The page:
Ancient Human Footprints Revealed on Canada’s Shoreline

Digital contrast adjustment (D-stretch) shows the heel and sediment displacement rim parts of the track clearly. (Image: Joanne McSporran.
Digital contrast adjustment (D-stretch) shows the heel and sediment displacement rim parts of the track clearly. (Image: Joanne McSporran.

Human footprints found off Canada’s Pacific coast may be 13,000 years old, according to a study published March 28, 2018 in the open-access journal PLOS ONE by Duncan McLaren and colleagues from the University of Victoria, Canada.

Humans are believed to have migrated from Eurasia to North America during the last ice age, which ended around 11,700 years ago.

View across the beach at EjTa-4 with Calvert Island in the foreground and Hecate Island in the background. Photo by Jim Stafford.

View across the beach at EjTa-4 with Calvert Island in the foreground and Hecate Island in the background. Photo by Jim Stafford.

One hypothesized entry point is what is now the west coast of British Columbia, Canada, but the densely forested, inaccessible landscape of the area has previously hampered the search for archaeological evidence.

In the new study, McLaren and colleagues conducted excavations of intertidal beach sediments on the shoreline of Calvert Island, British Columbia, where the sea level was several meters lower during the last ice age than it is today.

Drone based aerial photograph of EjTa-4 showing the location of the excavation unit with footprints. Imagery courtesy of the Hakai Institute. The shell midden boundary is based on information provided by Farid Rahemtulla.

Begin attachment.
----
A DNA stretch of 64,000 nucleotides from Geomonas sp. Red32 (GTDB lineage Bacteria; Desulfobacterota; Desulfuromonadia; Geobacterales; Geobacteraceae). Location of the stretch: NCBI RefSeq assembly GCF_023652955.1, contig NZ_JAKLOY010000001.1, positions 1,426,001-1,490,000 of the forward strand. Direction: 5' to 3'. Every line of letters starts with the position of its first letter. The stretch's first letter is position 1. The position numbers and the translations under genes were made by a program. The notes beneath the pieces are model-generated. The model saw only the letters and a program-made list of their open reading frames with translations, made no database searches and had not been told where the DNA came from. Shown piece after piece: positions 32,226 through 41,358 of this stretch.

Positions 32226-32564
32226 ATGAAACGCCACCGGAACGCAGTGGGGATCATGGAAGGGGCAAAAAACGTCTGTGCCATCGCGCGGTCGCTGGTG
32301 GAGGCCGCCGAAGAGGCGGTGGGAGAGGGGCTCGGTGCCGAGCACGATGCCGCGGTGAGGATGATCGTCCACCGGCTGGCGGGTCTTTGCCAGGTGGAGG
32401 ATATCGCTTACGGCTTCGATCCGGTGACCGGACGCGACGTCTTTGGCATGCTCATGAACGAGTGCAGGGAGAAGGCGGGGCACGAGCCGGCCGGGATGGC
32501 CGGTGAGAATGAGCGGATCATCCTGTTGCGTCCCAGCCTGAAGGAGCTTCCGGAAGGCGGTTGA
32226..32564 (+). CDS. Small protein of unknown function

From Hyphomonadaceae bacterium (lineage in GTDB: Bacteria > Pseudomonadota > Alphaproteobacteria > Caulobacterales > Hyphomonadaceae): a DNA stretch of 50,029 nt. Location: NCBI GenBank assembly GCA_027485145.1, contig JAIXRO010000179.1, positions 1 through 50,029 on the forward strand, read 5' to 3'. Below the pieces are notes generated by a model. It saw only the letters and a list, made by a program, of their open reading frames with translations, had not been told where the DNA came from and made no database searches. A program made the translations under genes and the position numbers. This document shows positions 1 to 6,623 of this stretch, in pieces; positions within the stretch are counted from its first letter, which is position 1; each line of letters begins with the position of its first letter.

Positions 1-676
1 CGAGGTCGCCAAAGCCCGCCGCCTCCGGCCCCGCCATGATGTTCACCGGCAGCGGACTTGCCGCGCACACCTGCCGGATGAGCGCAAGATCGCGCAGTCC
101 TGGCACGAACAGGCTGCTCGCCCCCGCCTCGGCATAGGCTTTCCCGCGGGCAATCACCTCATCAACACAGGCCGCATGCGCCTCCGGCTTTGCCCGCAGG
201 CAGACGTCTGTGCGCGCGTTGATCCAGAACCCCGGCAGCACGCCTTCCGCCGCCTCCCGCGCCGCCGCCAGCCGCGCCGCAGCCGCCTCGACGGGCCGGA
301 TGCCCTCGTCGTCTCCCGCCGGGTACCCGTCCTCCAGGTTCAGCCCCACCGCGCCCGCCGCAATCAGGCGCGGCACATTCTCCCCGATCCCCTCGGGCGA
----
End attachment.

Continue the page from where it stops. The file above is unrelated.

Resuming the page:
Drone-based aerial photograph of EjTa-4 showing the location of the excavation unit with footprints. The shell midden boundary is based on information provided by Farid Rahemtulla. (Image: courtesy of the Hakai Institute)

Accessing the beach by boat, they spent several painstaking years unearthing traces of ancient human activity.

The researchers uncovered 29 human footprints of at least three different sizes in the sediments, and digital analyses suggested that they probably belonged to two adults and a child, all of whom were barefoot.

Photograph of track #17 beside digitally-enhanced image of same feature using the DStretch plugin for ImageJ. Note the toe impressions and arch indicating that this is a right footprint. Photo by Duncan McLaren.

Photograph of track #17 beside digitally-enhanced image of same feature using the DStretch plugin for ImageJ. Note the toe impressions and arch indicating that this is a right footprint. (Image: Duncan McLaren)

Radiocarbon dating estimated the footprints to be around 13,000 years old, meaning that humans were likely present on the west coast of British Columbia as it emerged from the last ice age.

These footprints provide new evidence supporting the hypothesis that humans migrated from Eurasia to North America via British Columbia.

The authors believe that there may well be more human footprints in the area, which could continue to clarify patterns of early human settlement on the North American coast.

Provided by: Public Library of Science [Note: Materials may be edited for content and length.]

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